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Remember when the Consumer Product Safety Commission finally decided to ban plastic containing phthalates? It really looked like the federal agency was going to do its job to protect consumers, didn’t it? Well, now CPSC has apparently decided to allow this hazardous petroleum-based product (read: Big Oil-approved) to stay on the shelves indefinitely. Phthalates are used in many soft plastic toys, like teething rings, rubber duckies, and other products infants will put in their mouths.

Never mind the National Research Center for Women and Families’ reports that animals exposed to phthalates have demonstrated a greater likelihood of suffering liver cancer, kidney cancer, and male genital damage, and that Harvard studies have found phthalate exposure causes developmental problems in male genitals, and that this stuff as been banned in Europe and Mexico. Never mind all that.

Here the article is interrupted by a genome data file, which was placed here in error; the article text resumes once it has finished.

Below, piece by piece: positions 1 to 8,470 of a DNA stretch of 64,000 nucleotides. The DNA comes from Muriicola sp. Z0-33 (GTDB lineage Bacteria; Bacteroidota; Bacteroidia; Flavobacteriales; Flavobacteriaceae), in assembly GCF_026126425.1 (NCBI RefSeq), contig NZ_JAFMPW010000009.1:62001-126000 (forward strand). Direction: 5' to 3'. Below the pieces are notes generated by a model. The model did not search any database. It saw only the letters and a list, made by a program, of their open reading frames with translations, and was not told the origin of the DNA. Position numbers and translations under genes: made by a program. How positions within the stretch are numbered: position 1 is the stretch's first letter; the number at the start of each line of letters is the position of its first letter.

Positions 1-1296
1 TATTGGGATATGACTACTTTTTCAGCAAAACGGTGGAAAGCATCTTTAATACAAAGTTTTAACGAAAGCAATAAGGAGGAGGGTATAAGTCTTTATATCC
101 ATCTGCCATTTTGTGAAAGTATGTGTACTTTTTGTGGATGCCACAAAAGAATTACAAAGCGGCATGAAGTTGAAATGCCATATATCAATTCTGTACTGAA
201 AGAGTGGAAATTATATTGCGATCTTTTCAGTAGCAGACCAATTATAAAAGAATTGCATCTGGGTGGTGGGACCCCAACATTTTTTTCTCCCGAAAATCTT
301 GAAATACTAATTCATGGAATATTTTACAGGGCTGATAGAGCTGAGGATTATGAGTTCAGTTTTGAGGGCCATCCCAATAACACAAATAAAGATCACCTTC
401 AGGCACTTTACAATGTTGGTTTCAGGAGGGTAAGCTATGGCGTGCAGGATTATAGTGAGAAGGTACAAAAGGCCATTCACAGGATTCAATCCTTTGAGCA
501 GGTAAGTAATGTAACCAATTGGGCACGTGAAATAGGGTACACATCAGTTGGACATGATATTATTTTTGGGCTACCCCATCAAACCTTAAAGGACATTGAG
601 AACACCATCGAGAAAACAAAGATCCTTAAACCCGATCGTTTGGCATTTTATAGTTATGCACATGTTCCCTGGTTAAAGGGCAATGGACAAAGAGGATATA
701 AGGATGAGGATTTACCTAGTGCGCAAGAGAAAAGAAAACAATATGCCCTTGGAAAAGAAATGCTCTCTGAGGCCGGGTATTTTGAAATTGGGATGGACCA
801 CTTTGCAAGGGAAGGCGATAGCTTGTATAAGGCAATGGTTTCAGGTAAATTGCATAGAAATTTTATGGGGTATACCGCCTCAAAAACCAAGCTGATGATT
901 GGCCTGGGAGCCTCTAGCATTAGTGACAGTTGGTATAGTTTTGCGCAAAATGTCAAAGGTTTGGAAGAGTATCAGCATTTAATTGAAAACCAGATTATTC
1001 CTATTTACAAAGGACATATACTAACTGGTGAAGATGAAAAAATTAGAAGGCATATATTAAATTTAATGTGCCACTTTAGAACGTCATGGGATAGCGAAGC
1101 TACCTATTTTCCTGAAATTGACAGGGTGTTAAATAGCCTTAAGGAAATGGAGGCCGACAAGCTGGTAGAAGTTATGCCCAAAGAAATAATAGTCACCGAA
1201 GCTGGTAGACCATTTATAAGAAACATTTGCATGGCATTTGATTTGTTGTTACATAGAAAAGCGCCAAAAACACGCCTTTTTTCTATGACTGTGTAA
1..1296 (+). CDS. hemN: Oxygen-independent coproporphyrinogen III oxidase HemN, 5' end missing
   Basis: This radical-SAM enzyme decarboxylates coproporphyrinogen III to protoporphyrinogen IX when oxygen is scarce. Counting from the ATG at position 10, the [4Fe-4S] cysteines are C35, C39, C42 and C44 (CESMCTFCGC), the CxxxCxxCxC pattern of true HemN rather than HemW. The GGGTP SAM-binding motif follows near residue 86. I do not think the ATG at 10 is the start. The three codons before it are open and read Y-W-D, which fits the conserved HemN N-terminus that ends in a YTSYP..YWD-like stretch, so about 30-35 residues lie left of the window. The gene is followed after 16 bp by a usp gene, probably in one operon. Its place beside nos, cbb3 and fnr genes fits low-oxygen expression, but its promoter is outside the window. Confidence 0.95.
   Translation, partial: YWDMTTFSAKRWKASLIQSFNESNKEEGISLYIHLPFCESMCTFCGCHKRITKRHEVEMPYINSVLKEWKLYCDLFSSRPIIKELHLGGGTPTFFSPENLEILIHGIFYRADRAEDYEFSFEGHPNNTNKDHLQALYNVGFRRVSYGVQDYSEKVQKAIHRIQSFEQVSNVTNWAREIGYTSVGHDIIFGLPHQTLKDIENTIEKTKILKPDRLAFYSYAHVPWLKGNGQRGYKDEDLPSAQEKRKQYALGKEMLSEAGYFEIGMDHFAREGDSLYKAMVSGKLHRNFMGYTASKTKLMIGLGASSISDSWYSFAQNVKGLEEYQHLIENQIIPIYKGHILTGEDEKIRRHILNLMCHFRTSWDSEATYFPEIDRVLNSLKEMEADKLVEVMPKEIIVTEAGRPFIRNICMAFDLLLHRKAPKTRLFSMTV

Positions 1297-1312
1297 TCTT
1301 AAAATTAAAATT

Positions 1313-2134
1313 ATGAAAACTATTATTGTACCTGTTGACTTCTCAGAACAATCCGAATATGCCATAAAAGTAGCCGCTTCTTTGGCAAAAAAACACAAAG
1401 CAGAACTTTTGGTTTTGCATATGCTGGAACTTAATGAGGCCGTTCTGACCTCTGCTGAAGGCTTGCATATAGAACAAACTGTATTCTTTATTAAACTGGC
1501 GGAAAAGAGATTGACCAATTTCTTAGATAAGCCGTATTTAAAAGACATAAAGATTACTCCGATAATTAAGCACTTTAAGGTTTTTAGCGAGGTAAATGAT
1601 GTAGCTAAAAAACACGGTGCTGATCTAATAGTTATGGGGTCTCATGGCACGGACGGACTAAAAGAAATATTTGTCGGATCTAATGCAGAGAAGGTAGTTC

A report by Annys Shin of the Washington Post reveals the phthalate ban won’t begin until February 10, 2009. But the toy industry has been allowed to keep producing the toxic toys up to that point, and then these toys will be allowed to stay on store shelves until they’re sold.

Unsurprisingly, this Bush administration decision was greeted with gleeful gratitude by the toy industry:

“I’m glad to hear they are grandfathering product already in place because there is dispute about whether those phthalates are harmful, and what are they going to replace them with,” said Kathleen McHugh, president of the American Specialty Toy Retailing Association, which also represents small toy makers.

Toy Industry Association president Carter Keithley also praised the CPSC for its “careful analysis” of the law.

Rachel Weintraub, director of product safety for the Consumer Federation of America, rightly asked, “How will parents know whether the rubber ducky they’re buying was made today and not in March?” CPSC’s response? Consumers can call a manufacturer to find out when a product was made.

Right.

And here we thought 2007 — dubbed the “Year of the Recall” — was bad. Keep an eye on this one, and look of phthalate-free labels on toys.

Flickr photo by Steve Wampler

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